Butchering, filleting, and cooking up a storm at the Northern California Chefs Exchange

By Helene York, Director, Strategic Initiatives


Above: Grilled radicchio, three kinds of local potatoes, and spigarelli broccoli.

It’s a rare Saturday when I get my bones out of bed at 5:45 a.m. or anything close to that. But last weekend was Bon Appétit's semi-annual Northern California Chefs Exchange, where 40 to 50 really talented chefs get together to learn, laugh, and do what they do best: cook great food from scratch. The aromatic, house-made chai at Cisco Systems in San Jose helped start the morning off nicely.


Photo by Cara Brechle

Then, Santa Clara University Chef David Anderson (above) gave a terrific tutorial on how to carve a 200-pound pig. He had sourced the pig from a local farm, Douglas Ranch outside of Hollister, CA, and was determined to let everyone know that only 2 pounds – just 1 percent of the animal! – make up the tenderloin. And because that's what most restaurant chefs tend to order, the rest often goes to animal feed. Holding up the belly, rear leg, and sides in turn, he identified where bacon, prosciutto, and ribs come from.


Photo by Cara Brechle

Chefs also got a lesson on how to break down fresh, whole fish. (They had literally been scooped out of the Passmore Ranch Fish Bus in the parking lot and were still moving on the ice. Yikes.) Above, VSP Executive Chef Brian Trykar tries his hand.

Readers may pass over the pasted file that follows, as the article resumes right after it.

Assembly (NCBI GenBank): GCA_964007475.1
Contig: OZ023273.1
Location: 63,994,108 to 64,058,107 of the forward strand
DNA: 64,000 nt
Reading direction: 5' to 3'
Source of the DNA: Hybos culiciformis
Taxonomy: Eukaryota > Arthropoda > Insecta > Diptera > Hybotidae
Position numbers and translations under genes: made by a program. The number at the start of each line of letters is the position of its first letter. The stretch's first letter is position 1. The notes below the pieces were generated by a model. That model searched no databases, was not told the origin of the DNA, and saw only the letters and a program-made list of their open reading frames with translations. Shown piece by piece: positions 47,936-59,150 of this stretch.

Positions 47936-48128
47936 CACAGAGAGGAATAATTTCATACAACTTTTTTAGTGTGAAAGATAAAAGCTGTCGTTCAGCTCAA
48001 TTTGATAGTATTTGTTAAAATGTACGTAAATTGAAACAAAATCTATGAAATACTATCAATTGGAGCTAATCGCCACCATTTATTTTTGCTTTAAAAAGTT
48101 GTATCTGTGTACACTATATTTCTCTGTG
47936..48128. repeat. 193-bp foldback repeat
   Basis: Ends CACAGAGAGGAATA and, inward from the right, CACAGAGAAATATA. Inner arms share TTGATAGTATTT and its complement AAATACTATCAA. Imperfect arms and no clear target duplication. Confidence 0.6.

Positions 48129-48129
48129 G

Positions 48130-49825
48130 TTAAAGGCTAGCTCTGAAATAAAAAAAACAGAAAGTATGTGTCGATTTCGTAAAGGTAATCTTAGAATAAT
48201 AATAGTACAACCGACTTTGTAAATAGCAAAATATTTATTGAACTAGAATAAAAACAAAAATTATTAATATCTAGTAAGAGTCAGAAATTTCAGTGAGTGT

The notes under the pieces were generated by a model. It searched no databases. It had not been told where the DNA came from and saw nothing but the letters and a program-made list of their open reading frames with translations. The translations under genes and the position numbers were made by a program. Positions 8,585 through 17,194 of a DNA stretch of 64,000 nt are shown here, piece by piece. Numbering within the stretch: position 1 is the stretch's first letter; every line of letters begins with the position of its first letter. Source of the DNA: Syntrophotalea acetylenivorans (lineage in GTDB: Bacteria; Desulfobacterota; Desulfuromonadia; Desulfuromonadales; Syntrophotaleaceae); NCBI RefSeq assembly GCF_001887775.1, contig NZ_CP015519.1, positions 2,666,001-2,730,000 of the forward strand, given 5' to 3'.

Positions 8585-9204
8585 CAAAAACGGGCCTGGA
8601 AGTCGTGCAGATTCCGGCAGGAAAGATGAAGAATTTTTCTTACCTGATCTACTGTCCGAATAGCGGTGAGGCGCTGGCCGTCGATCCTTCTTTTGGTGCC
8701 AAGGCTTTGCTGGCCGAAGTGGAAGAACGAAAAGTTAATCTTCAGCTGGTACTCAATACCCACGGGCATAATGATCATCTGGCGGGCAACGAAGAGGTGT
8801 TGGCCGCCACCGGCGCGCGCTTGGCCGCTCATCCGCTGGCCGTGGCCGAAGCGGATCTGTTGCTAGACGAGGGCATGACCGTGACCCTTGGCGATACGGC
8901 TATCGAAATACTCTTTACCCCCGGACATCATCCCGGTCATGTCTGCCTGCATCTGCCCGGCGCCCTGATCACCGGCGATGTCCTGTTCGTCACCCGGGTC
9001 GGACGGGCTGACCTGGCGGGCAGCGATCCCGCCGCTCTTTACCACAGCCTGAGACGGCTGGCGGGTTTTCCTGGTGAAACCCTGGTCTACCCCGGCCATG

Michael Passmore of Passmore Ranch in Sloughhouse, CA, is a new “Farm to Fork” supplier for us: he  sustainably raises sturgeon (that's the creepy-looking underside of a head, above), catfish and black bass. I visited his “fish ranch” near the Sierra foothills in December. The water pumped into his ponds comes from an extremely deep well and is as close to “pristine’ as I’ve ever seen in aquaculture. Michael demonstrated how to fillet fish to avoid waste.

Brocade Executive Chef Ryan Smith, our regional forager, spoke for 10 minutes on new Farm to Fork options, including vendors he and other colleagues have signed up in the last quarter. After a few announcements from me, they broke into five teams, selected from an abundant display of fresh produce, and commenced cooking up a feast.  


The kitchen was quietly abuzz with activity — chopping, peeling, grilling, pan-frying. Within 45 minutes they made 40 dishes: pork three ways, sturgeon tempura (below), potato salad with grilled radicchio, celery root crisps with farmhouse cheese, and cabbage “tamales” stuffed with masa, to name a few examples.


I was glad that I was going to a food-challenged event that night so I could eat with abandon at lunch. It was deliciously well worth it.